de-escalation

(redirected from Withdrawal of Life Support)
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de-es·ca·late

or de·es·ca·late (dē-ĕs′kə-lāt′)
v. de-es·ca·lat·ed, de-es·ca·lat·ing, de-es·ca·lates or de·es·ca·lat·ed or de·es·ca·lat·ing or de·es·ca·lates
v.tr.
To decrease the size, scope, or intensity of (a war, for example).
v.intr.
To decrease or diminish in size, scope, or intensity: The birth rate has begun to de-escalate.

de-es′ca·la′tion n.
de-es′ca·la·tor′y (-lə-tôr′ē) adj.
ThesaurusAntonymsRelated WordsSynonymsLegend:
Noun1.de-escalation - (war) a reduction in intensity (of a crisis or a war)
reduction, step-down, diminution, decrease - the act of decreasing or reducing something
war, warfare - the waging of armed conflict against an enemy; "thousands of people were killed in the war"
Translations

de-escalation

[diːˌeskəˈleɪʃən] N (Mil, Pol) → freno m a la escalada

de-escalation

nDeeskalation f
References in periodicals archive ?
The court's verdict came on a plea filed in 2005 by Common Cause, an NGO seeking the right to make a living will authorising the withdrawal of life support system in the event of the will-makers reaching an irreversible vegetative state.
However, there are no guidelines or regulations across all hospitals in the country about what practice should follow the diagnosis of brain death, such as withdrawal of life support and organ donation.
By removing medical services that are keeping a patient alive, withdrawal of life support impacts patient autonomy in the most fundamental way," McLachlin wrote.
The Court held that the consent regime imposed by the Ontario Health Care Consent Act applies and requires physicians to seek consent to the withdrawal of life support treatment.
In a recent survey by another tertiary care hospital in Karachi, it was noticed that there are confusions in the definition of brain death, end-of-life recognition and indications and processes of withdrawal of life support and discrepancies were found for perceptions and attitudes between physicians and nurses.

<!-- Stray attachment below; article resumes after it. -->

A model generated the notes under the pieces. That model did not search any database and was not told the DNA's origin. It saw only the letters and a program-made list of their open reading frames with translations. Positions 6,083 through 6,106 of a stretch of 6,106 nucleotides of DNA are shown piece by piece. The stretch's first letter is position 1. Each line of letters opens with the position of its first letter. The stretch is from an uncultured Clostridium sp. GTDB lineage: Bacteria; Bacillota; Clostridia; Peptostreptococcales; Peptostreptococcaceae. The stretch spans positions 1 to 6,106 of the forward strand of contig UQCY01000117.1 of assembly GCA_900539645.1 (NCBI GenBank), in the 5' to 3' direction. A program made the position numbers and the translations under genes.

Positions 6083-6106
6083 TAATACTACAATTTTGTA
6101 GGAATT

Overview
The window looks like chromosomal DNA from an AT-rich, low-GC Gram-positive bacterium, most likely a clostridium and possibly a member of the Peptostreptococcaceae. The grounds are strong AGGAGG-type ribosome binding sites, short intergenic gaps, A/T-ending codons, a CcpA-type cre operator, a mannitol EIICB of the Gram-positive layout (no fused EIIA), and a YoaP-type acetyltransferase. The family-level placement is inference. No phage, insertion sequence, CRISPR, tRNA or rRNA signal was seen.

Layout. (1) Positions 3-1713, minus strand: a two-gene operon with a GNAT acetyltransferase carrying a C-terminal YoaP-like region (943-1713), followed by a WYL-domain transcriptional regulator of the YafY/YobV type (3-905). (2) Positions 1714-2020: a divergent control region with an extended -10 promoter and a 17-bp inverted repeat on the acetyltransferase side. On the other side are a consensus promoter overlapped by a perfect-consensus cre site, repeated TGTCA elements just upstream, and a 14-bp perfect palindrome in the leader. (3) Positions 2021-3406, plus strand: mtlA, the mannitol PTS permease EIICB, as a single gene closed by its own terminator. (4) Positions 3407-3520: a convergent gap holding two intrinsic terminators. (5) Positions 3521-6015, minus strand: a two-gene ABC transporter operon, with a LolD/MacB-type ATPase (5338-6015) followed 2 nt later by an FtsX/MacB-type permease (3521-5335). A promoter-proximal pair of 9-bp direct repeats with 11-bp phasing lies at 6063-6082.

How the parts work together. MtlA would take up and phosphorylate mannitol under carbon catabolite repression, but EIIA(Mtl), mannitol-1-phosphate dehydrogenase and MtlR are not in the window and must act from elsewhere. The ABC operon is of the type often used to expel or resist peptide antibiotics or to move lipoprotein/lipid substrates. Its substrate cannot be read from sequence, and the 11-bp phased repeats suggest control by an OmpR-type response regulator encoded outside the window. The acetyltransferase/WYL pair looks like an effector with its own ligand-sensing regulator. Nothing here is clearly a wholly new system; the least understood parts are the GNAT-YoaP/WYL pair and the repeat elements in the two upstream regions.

For instance, if further medical care would be futile, meaning that the person's medical prognosis will never improve to allow him or her to be able to function without life support, the person does not wish to live continuously in this state, and withdrawal of life support is planned, then a person can be deemed legally dead, despite not technically meeting the "irreversible" component of the UDDA.
Current practices for withdrawal of life support in intensive care units.
The withholding and withdrawal of life support were considered medical decisions after a DNR status was established.
This decision on withdrawal of life support systems can only be made after review by medical experts and the high court.
This allows the withdrawal of life support from patients in a permanently- vegetative state ( PVS) after prior approval from high courts.
Withholding and Withdrawal of Life Support from the Critically Ill," New England Journal of Medicine 322 (1990): 309-315.
The powers given include the power to consent to the giving, withholding, or stopping of medical treatment, service, or diagnostic procedures, including the withdrawal of life support.